In a continuing effort to minimize homestead foreclosures in the Empire State, New York Real Property Actions and Proceedings Law (RPAPL) Section 13041 requires notice be sent to the mortgagor at least 90 days before a foreclosure action is commenced against the borrower. This provision applies no matter the type or balance of the loan and is equally applicable to lenders, assignees, and mortgage loan servicing companies. RPAPL § 1304 governs the content, formatting, mailing, and addressing of the notice, but it also specifies that the proper form and service of such notice is a “condition precedent2 to commencing a foreclosure proceeding” in New York. This means that proper notice must be sent in accordance with the requirements of the statute before a foreclosure action can be filed in the Supreme Court of the county where the property is located. Failure to adhere to the detailed requirements of RPAPL § 1304, therefore, may defeat the foreclosure itself.
As the purpose of sending the 90-day foreclosure letter is to avoid foreclosure litigation, the letter itself is designed to encourage the defaulting borrowing to seek assistance with his loan prior to foreclosure. The letter must be written in 14-point font and generally include the following:
Mailing requirements for the letter must be strictly adhered to, and the lender must ensure that the letter is sent by either registered or certified mail and by first-class mail to both the residence that is the subject of the potential foreclosure and the last known address of the defaulting borrower, if applicable. The letter must further be sent in an envelope separate from any other mailing or notice, meaning that the lender should not send the letter in conjunction with the most recent statement of default or request for payment. The notice must also be in the borrower’s native language if he or she has limited English proficiency.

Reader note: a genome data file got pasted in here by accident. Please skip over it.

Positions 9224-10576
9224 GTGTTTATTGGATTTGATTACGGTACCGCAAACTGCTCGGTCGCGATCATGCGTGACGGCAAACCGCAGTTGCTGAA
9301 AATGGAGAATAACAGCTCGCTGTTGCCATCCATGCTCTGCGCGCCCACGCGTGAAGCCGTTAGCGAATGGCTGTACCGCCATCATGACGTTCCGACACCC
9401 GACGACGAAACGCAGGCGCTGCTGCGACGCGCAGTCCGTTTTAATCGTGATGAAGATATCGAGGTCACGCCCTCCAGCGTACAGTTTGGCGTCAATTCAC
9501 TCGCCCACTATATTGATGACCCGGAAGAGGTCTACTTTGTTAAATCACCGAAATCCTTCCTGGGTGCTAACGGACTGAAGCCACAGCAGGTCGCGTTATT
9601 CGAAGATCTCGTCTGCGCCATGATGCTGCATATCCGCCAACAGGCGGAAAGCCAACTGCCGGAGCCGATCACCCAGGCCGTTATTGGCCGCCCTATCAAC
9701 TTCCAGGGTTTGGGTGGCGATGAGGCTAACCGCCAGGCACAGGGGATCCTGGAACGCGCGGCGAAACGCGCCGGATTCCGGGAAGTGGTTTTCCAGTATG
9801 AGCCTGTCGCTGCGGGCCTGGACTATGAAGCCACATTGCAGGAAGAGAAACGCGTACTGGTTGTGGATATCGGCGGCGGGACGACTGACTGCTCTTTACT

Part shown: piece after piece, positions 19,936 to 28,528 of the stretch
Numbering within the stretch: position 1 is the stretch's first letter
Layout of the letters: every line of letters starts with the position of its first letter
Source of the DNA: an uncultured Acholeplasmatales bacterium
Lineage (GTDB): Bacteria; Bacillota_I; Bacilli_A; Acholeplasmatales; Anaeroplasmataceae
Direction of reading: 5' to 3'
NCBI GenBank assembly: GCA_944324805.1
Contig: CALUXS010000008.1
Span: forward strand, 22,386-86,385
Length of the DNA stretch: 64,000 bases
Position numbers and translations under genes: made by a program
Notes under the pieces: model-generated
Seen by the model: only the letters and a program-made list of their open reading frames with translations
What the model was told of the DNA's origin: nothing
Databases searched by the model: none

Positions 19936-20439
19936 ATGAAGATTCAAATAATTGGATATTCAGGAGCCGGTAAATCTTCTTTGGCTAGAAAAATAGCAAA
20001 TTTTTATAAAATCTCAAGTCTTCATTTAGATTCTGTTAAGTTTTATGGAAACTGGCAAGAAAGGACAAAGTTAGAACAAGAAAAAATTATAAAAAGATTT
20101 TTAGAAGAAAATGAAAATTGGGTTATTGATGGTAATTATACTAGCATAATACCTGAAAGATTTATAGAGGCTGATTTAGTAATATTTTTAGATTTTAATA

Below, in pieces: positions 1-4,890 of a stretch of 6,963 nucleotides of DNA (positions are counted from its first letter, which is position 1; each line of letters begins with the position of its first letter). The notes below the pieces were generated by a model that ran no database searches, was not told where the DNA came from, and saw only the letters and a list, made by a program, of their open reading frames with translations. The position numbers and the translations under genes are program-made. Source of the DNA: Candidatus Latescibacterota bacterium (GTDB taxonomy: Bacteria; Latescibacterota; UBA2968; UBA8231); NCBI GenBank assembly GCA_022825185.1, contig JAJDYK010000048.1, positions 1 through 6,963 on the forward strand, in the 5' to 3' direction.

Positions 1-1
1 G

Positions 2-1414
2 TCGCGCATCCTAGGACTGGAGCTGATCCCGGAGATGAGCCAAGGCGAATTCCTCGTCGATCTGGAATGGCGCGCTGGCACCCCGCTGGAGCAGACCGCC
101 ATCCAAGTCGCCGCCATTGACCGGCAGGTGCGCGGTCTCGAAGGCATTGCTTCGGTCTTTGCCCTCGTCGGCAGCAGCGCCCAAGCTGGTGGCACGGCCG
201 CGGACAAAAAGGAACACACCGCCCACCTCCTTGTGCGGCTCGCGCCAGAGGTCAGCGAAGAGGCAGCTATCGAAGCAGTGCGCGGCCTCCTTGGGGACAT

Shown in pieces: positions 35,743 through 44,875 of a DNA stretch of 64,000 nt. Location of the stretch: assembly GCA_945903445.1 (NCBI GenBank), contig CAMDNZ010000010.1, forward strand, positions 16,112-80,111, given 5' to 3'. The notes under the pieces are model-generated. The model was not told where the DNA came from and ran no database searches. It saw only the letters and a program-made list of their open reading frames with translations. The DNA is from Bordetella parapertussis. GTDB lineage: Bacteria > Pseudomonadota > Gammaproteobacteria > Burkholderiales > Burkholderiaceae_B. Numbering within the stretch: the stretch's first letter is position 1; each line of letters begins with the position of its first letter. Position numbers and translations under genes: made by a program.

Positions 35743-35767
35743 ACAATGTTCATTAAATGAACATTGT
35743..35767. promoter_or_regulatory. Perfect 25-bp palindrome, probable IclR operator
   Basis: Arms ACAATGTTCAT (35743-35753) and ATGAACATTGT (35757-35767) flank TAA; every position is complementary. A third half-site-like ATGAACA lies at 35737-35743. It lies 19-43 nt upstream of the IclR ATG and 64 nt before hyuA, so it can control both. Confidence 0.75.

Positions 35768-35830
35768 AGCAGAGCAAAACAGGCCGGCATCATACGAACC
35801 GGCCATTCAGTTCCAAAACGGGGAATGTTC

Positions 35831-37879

RPAPL § 13063 serves as a type of protection for the lender if the filing of the 90-day notice letter is challenged in court. Under this code section, within three days of the letter’s mailing, the lender is required to file with the Superintendent of Financial Services, located within the New York State Department of Banking, proof of proper mailing. If a foreclosure complaint is served on the borrower thereafter, the lender must affirmatively state in the complaint that the lender complied with the provisions of RPAPL §§ 1304 and 1306. Because proof of mailing and filing must be plead affirmatively, if the borrower either did not receive notice or received defective notice, he must raise such as an affirmative defense and deny the allegation that notice was properly mailed and/or received.
New York case law has further expounded upon the proof required for service beyond that specified in the RPAPL. The Appellate Division, Second Department recently held in CitiMortgage, Inc. v. Pappas4 that proof of mailing of the 90-day notice must be established by an affidavit of service or proof of mailing receipt from the post office, and the affidavit of service must also be signed by someone who is familiar with the plaintiff’s mailing processes and procedures so as to establish the standard office practice of mailing. It should be noted, however, that this is not the only means of proving service. The court in CitiMortgage did acknowledge that certain business documents could also be admitted into evidence and used to prove compliance with the statutes provided they meet the hearsay exception for documentary evidence as set forth in CPLR § 4518(a) 5: